ST. PAUL, Minn. (AP) — A state investigation launched after George Floyd’s killing in the custody of four Minneapolis police officers has determined that the department engages in a pattern of race discrimination.
Minnesota’s Department of Human Rights announced the finding of the nearly two-year probe on Wednesday. The department has the power to enforce the state’s Human Rights Act, which makes it illegal for police departments to discriminate against someone due to their race.
Floyd was killed May 25, 2020, after then-Officer Derek Chauvin used his knee to pin the Black man to the pavement for 9 1/2 minutes. Chauvin, who is white, was convicted last spring of murder. Three other officers — Tou Thao, Thomas Lane and J. Alexander Kueng — were convicted this year of violating Floyd’s civil rights in a federal trial and they face a state trial starting in June.
Floyd’s death sparked protests against police brutality and racism that spread around the world. In Minneapolis, longtime critics said it was further proof of a brutal police department culture that had long resisted change.
The Department of Human Rights started its investigation barely a week after Floyd’s death. Commissioner Rebecca Lucero said then that the goal was to find long-term solutions for systemic change in Minneapolis.
THIS IS A BREAKING NEWS UPDATE. AP’s earlier story follows below.
Almost two years after George Floyd was killed by a Minneapolis police officer, Minnesota’s Department of Human Rights was set Wednesday to announce findings from its investigation into whether the city police department had a pattern of racial discrimination in policing.
An affirmative finding could lead to a consent decree — a court-enforceable settlement — requiring changes.
The state launched its investigation barely a week after Floyd’s death on May 25, 2020. Then-Officer Derek Chauvin used his knee to pin the Black man to the pavement for 9 1/2 minutes in a case that sparked protests around the world against police racism and brutality. Chauvin, who is white, was convicted last spring of murder. Three other officers — Tou Thao, Thomas Lane and J. Alexander Kueng — were convicted this year of violating Floyd’s civil rights in a federal trial and they face a state trial starting in June.
Human Rights Commissioner Rebecca Lucero said then that the state hoped to use the investigation to find long-term solutions for systemic change. She said the goal was to negotiate a consent decree with the city that courts could enforce with injunctions and financial penalties, citing such agreements in over a dozen other cities including Chicago, where the U.S. Justice Department found a long history of racial bias and excessive use of force by police.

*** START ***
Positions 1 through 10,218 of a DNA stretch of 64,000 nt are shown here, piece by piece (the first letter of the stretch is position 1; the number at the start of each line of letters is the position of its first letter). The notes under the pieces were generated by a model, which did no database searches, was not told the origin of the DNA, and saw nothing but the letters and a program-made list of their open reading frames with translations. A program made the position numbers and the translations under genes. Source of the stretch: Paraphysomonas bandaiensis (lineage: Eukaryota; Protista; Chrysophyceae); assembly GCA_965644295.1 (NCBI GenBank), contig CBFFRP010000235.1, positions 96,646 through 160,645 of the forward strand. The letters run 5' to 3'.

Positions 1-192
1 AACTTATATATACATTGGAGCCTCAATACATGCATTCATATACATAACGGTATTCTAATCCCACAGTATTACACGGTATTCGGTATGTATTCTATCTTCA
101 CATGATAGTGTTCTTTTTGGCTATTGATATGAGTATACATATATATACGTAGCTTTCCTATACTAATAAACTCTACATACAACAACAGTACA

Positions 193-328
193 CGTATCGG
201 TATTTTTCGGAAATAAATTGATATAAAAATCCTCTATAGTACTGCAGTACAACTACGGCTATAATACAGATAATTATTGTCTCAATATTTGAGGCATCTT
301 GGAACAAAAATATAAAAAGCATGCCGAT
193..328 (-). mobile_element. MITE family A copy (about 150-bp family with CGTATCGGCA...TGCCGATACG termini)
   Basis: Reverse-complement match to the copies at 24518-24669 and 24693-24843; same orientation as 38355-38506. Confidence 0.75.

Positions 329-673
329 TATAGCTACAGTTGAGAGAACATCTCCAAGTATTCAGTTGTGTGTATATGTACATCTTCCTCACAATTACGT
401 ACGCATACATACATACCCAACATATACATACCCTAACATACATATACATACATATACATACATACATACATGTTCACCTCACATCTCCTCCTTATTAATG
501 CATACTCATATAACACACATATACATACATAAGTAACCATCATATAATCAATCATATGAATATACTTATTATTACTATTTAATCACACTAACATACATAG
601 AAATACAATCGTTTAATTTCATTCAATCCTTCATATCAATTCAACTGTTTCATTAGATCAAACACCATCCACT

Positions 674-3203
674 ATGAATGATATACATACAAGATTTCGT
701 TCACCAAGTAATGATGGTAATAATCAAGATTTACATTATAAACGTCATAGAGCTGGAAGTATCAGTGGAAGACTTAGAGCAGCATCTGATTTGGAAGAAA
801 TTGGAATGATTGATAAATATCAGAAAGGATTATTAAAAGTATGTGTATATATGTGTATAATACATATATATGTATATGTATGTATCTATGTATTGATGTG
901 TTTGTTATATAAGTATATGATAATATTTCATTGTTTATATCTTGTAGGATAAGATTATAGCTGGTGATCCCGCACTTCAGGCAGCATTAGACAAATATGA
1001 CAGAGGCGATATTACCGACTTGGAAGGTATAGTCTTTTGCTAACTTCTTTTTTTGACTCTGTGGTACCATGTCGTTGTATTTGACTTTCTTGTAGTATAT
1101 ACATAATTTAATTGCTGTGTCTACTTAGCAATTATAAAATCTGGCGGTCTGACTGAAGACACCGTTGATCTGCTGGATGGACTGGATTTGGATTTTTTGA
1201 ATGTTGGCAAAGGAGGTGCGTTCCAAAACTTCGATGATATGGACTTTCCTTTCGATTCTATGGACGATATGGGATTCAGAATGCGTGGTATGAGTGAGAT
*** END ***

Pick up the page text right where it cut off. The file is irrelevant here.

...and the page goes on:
The department quickly won a court order in which the city agreed to make immediate changes, including banning chokeholds and requiring officers to intervene when they see another officer using inappropriate force.
Since then, state investigators have been reviewing a decade’s worth of information, including data on traffic stops, searches, arrests and uses of force, and examined policies and training. They also invited citizens to submit their own stories of encounters with Minneapolis police.
The Minnesota Department of Human Rights is the state’s civil rights enforcement agency. Its duties include enforcing the Minnesota Human Rights Act which, among other things, makes it illegal for a police department to discriminate against someone because of their race.
The department has come under pressure from multiple directions since Floyd’s death. The U.S. Department of Justice is also investigating Minneapolis policing practices, though it is not thought to be close to a conclusion.
Several City Council members and residents have pushed to replace the department with a new public safety unit that they argue could take a more comprehensive public health approach to policing, including dropping a required minimum number of police officers. Voters rejected the idea last year.
Mayor Jacob Frey and Chief Medaria Arradondo, before his retirement in January, also made a range of changes in department policies and practices, including requiring officers to document their attempts to de-escalate situations, and no longer stopping motorists for minor traffic violations.
But community anger at police flared anew in February when police officers serving a no-knock warrant shot and killed Amir Locke, a 22-year-old Black man who was staying on a couch in his cousin’s apartment. Prosecutors declined to charge the officer who shot Locke, saying body camera video showed him pointing a gun at the officer, a claim his family disputed. The city has since banned no-knock warrants except in the most extreme circumstances, such as a hostage situation.
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